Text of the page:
Netflix began with the bottom of the market, holding customers only in areas that had no Blockbuster stores; today Netflix’s popularity is not so much in the initial niche concept of mail order DVDs as much as in its ability to move to the internet with the rest of the world.  Apple is best known today by its mobile devices, but as recent as 10 years ago it made money mostly on personal computers.

People are similar to businesses in one respect – our careers will take frequent turns before they settle.

For people and businesses alike, there are few truly brilliant niches in which to grab and ride into the sunset.  Instead, success is a good idea that take on additional features and become its own niche overtime.

A career is not found; it is built.  So may be it doesn’t matter too much where we start.  The key is keeping an eye on the road and be willing to make a few corners – even if a few of them are U-turns.

What happened to ‘happily ever after’?

I finished reading novel, I’m not happy with the ending, and that might be a good thing.

With the success of G. R. R. Martin’s A Song of Ice and Fire (better known by the name of its first book, also the television namesake, A Game of Thrones), in today’s young adult fiction genre, gritty – or “realistic” – fantasy is all the rage.  And gritty fantasies do. not. end. happily.

Gritty fantasies are about being unpredictable in a way that real life might be – killing epic heroes in mundane ways. If Homer’s Odyssey were a gritty fantasy, Odysseus, after winning countless impossible battles and won against all odds may step on a rusted nail on his way disembarking his ship and die of a tetanus infection.  Lord of the Rings may end with Frodo getting forever lost, having never travelled outside the Shire.  And Ron in the Harry Potter series, being prone to magical misfires and misfortunes, may have ended up losing a few limbs in a gritty fantasy.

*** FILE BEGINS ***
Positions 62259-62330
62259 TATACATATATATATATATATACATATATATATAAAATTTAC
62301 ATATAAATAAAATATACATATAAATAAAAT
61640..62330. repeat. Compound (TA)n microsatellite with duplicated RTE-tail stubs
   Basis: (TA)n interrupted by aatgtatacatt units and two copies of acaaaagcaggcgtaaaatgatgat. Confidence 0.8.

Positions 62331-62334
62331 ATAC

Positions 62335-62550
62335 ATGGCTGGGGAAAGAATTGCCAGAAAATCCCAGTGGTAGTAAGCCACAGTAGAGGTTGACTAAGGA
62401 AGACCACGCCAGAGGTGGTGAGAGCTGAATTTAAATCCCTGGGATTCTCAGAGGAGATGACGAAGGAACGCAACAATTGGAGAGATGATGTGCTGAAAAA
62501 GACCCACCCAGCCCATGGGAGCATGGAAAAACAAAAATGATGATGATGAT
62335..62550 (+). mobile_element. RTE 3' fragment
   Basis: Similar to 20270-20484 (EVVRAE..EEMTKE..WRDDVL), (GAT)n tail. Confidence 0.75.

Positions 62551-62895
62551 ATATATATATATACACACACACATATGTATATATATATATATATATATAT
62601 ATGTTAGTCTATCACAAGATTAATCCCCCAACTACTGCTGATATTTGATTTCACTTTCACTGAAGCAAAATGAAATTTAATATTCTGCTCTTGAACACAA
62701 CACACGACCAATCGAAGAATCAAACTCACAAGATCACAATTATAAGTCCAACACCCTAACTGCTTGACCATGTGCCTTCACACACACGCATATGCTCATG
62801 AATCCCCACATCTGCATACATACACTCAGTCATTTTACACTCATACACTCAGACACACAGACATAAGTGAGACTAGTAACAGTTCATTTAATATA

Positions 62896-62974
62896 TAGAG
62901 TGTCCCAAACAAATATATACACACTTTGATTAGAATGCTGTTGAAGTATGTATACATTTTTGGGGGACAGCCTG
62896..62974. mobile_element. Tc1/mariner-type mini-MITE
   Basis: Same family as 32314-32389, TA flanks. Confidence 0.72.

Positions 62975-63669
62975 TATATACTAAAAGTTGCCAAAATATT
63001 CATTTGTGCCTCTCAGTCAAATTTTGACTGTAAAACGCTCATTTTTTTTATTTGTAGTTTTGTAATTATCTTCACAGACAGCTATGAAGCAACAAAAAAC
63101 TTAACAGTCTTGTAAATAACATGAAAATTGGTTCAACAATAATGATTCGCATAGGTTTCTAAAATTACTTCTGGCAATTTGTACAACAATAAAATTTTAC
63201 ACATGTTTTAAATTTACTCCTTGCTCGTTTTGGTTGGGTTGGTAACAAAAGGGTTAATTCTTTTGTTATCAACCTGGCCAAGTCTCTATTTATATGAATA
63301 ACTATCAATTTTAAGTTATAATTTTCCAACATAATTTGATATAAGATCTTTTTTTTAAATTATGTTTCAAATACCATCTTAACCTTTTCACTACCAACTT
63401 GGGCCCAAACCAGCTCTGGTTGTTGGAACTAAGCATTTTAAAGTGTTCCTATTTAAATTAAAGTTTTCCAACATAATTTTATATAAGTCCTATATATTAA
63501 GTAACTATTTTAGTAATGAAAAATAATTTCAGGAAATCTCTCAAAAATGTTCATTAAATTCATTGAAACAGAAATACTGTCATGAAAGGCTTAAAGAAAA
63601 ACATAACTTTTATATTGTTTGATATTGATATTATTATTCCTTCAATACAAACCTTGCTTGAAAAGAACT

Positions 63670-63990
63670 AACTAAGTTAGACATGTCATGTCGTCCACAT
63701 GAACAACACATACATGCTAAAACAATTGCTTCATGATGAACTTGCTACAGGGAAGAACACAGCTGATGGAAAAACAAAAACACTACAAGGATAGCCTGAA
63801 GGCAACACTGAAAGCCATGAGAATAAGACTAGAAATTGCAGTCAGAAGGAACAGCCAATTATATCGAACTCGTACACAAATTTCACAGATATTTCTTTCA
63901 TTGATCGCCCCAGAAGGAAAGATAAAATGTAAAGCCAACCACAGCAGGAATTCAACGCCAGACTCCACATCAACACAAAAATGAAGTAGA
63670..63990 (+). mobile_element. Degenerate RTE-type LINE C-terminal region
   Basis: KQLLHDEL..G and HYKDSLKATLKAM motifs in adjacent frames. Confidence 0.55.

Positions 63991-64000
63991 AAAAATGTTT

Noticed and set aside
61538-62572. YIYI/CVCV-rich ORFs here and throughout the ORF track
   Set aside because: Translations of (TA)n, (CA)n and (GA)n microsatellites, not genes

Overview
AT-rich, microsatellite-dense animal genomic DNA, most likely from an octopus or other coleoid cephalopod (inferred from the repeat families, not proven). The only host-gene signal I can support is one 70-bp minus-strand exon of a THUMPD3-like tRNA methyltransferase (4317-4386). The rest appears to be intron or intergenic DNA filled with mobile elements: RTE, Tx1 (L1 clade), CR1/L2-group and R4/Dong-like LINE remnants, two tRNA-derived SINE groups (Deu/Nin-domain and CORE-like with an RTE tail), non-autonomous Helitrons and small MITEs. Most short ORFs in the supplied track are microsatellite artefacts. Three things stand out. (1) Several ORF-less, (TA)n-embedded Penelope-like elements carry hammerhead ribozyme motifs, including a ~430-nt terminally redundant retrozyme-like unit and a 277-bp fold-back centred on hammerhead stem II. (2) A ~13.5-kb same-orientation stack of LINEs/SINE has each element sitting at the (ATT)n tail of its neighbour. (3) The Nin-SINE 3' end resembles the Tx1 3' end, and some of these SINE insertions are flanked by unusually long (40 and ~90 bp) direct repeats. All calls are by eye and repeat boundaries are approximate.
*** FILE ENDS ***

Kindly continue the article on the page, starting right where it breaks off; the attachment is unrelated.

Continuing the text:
It is almost as if the author is trying to create a world that simply lives on parallel to our own – a world with different physical and magical laws, but somehow operates in the same ruthless and moral-neutral manner as our own.  A world where good guys don’t necessarily win, trying hard doesn’t necessarily lead to success, and being lawful doesn’t protect against a guilty verdict.

What makes a character live successfully in the world of gritty fantasy reflects that in the real world: power, money, exploitation.  No one likes to read the endings of dark, gritty novels, but there is something about the deeply unsatisfying ending that makes us ruminate about the journey itself, the little flakes of joyfulness that are scattered variously in fiction and in real life.

It’s a lesson about appreciating life in spite of the possibility for an unhappy ending.

First, take your own pulse

The brain is home to 86 billion neurons and is the organ that makes humans unique.  The ability to think and process information is long thought to be the unique evolutionary advantages humans have over other animals.

So it must be strange when such problem as “overthinking” exists.  It’s like saying that the cheetah runs too fast or that the iPad Air is too thin.

The problem of overthinking comes with stress, anxiety, or otherwise feeling the need to be in control – choking during a basketball championship, getting stage fright, or blanking out in front of a gorgeous date.

The irony is that the desire to increase control forces us to think harder, which unfortunately loosens our grips on the situation.

The natural course of thinking is towards simplicity.  With more practice, fewer neurons actually fire when we perform a learned action, and we are less aware of it.

It is when we no longer need to think about doing something that more brain capacity is opened up for creativity, for innovation, for breaking the dogma. At least one Nobel-prize winning idea was conceived during a routine car drivesongwriters often come up with new ideas in the shower, and the best comebacks to an debate usually happens on your way home.

It’s as if we have an entire other brain dedicated to perform learned tasks, so that the thinking brain can take a break and daydream.  It turns out that we do, and the system has been described and vetted by psychologists, neuroscientists, and journalists, to name a few.

In the end, although much sarcasm brims The House of God, it has one sensible rule:

Rule #3: At a cardiac arrest, the first procedure is to take your own pulse.